Abolish Cruelty in Special Needs Education

Target: Ministry of Education, British Columbia

Goal: Stop the use of harmful restraints and seclusion in disciplining children with special needs

Cruel disciplinary practices are reportedly being used on students with special needs in British Columbia. Students with learning disabilities or developmental disabilities like autism are being secluded and restrained at school.  Some teachers do not understand the causes of these students’ behaviors and are unable to respond in an appropriate and effective way, but the methods being implemented most recently are unacceptable. The use of restrains and seclusion as a form of punishment must be stopped.

Students who “act out” are often secluded, made to sit in closets or empty stairwells, and isolated from their peers and instructors. This isolation is not effective in getting at the root of the maladaptive behavior, and can be psychologically traumatic for young children. Most children being secluded in this way are only between the ages of five and ten, making this form of punishment emotionally traumatic.

Sometimes students are also restrained, occasionally causing physical injury and pain. Though there are safe, harmless ways of physically restraining a child who will harm themselves or others, it is doubtful that these are the practices being used. This should also be determined a part of a child’s treatment plan, made known to teachers and staff by the child’s parents with written documentation by their therapist before used by school faculty. There is no excuse for causing harm to a child; and physical pain and injury is not a humane or effective form of discipline.

To make matters worse, parents are most often not even made aware of the disciplinary measures taken in response to their children’s behaviors. If isolation or restraints are used in disciplinary practices in school, especially for children with special needs, these incidents need to be well-documented. Written incident reports should be signed by the teachers and staff involved, outlining the child’s behavior and the staff member’s response to the behavior, with a copy given to the parent at the end of the school day in which the incident occurred. Parents should most certainly be made aware of their children’s maladaptive behaviors in school, and what action the teachers are taking to address the issue. Tell the Canadian Ministry of Education that something needs to be done to stop children with special needs from being harmed in school.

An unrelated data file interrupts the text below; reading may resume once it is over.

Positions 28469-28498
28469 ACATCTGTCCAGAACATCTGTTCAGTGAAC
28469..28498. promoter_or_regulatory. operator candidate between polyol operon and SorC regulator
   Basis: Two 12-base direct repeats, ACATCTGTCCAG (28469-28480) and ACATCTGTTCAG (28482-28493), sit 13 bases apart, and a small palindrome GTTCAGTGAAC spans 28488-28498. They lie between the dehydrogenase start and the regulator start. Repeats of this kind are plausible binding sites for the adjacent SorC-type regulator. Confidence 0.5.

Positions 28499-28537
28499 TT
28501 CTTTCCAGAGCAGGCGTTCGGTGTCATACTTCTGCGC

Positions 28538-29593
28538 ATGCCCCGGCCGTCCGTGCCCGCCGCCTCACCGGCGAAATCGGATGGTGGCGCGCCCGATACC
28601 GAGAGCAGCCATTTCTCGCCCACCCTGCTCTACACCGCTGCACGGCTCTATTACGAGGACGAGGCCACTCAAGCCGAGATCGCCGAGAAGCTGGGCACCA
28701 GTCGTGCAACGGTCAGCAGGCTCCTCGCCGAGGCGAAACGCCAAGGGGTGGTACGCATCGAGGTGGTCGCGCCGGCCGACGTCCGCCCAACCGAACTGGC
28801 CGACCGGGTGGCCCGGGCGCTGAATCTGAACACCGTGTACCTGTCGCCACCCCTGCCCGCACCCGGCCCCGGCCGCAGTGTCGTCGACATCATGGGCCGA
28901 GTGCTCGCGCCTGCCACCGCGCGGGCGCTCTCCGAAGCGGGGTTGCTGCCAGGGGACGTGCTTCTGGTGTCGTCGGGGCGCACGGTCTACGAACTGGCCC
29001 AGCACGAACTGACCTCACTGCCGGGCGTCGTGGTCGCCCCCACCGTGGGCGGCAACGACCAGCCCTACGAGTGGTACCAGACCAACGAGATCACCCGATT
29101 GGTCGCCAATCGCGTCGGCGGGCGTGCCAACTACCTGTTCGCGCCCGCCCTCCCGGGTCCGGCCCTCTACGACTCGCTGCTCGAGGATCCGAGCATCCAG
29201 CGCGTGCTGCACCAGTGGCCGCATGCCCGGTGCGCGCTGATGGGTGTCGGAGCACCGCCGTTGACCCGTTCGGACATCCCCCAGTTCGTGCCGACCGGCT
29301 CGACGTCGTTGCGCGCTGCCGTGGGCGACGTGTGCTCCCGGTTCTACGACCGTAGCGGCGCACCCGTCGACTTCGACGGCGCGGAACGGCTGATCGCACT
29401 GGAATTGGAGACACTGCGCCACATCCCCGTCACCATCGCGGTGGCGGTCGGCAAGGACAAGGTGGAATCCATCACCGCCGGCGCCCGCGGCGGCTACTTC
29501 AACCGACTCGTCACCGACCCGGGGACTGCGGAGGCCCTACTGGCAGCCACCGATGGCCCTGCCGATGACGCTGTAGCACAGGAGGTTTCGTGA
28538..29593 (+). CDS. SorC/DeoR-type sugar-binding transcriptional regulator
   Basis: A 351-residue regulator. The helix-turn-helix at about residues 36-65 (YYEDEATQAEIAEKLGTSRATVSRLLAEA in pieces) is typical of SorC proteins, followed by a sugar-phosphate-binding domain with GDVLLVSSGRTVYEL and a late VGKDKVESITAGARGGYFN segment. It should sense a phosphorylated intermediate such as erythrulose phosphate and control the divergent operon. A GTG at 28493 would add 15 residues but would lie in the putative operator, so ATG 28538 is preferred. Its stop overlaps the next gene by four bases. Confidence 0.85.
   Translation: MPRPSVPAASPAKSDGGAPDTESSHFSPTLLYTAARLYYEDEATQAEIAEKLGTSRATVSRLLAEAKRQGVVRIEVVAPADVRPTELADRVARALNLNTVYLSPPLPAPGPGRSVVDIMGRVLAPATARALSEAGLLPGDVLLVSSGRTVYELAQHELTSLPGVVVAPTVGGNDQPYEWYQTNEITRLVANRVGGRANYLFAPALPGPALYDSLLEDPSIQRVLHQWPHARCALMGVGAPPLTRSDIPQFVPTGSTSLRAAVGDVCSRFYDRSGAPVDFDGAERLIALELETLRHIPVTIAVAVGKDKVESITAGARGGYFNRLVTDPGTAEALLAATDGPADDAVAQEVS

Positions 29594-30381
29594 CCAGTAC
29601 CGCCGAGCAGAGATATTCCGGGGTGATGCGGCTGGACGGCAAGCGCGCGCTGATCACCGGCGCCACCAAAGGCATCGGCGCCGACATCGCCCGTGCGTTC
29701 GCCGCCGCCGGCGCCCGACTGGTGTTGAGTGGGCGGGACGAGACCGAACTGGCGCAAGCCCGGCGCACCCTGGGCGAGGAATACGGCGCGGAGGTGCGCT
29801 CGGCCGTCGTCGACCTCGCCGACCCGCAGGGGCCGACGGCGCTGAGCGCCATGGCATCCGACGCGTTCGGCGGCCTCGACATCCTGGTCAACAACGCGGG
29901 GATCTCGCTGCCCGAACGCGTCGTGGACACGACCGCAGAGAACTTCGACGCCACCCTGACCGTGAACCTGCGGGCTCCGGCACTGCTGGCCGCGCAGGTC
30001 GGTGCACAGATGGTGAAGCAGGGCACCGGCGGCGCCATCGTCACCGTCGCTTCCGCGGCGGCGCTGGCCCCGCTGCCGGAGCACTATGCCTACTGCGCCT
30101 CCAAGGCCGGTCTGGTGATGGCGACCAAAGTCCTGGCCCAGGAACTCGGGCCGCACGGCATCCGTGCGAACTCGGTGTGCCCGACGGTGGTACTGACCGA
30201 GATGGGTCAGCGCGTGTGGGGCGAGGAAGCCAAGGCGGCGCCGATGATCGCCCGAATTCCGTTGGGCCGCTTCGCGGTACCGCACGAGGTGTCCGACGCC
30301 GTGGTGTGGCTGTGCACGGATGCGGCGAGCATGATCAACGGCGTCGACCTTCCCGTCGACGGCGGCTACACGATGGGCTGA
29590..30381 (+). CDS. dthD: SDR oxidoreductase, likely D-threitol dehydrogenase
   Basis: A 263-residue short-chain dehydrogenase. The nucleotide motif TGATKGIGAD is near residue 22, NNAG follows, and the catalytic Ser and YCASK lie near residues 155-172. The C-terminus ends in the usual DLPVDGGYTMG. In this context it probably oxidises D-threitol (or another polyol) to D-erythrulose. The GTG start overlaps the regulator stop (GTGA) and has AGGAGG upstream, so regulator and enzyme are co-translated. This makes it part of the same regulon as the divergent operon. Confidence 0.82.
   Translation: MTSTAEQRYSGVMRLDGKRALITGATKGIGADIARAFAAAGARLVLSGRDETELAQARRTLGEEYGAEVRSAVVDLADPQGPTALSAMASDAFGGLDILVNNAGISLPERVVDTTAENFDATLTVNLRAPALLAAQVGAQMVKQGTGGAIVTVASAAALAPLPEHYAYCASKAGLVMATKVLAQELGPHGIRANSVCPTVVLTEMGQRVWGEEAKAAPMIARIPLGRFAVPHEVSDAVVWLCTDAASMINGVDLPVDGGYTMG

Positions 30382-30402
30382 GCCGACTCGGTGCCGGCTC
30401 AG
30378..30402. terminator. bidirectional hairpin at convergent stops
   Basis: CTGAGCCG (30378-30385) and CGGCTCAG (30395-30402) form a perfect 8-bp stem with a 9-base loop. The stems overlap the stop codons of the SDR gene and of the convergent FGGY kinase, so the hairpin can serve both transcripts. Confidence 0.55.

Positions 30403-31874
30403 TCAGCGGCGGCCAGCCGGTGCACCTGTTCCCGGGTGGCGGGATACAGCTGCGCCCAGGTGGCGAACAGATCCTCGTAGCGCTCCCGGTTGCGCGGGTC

Dear Ministry of Education,

There have recently been reports of cruel disciplinary measures being taken, especially against students with special needs, in your schools. It is not safe or effective to use seclusion or restraint in disciplining children without proper training and a well-designed treatment plan created by the child’s therapist, for those students with special needs. Most of the children who are subject to this type of harmful discipline are only between the ages of five and ten. Isolation and physical injury will cause long-term emotional and psychological damage to children, especially at such a young age.

Please stop allowing children in your school system to be treated this way. Place strict requirements on your teachers, forbidding them from using seclusion and restraint in classroom discipline. If a student’s family gives a teacher proper documentation indicating that restraint is needed in circumstances in which the student poses a threat to himself or others, then the teacher should be trained on the proper restraint method to use, one which does not cause physical pain or injury to the child. In these rare cases, if the teacher needs to use restraint as a disciplinary measure in school then he or she must be required to file an incident report, describing the child’s behavior and a detailed account of the teacher’s disciplinary response. A copy must be given to the parent on the day of incident.

You must put these measures in place immediately before more of your children suffer physical and emotional damage.


[Your Name Here]

Photo credit: Crimfants via Wikimedia

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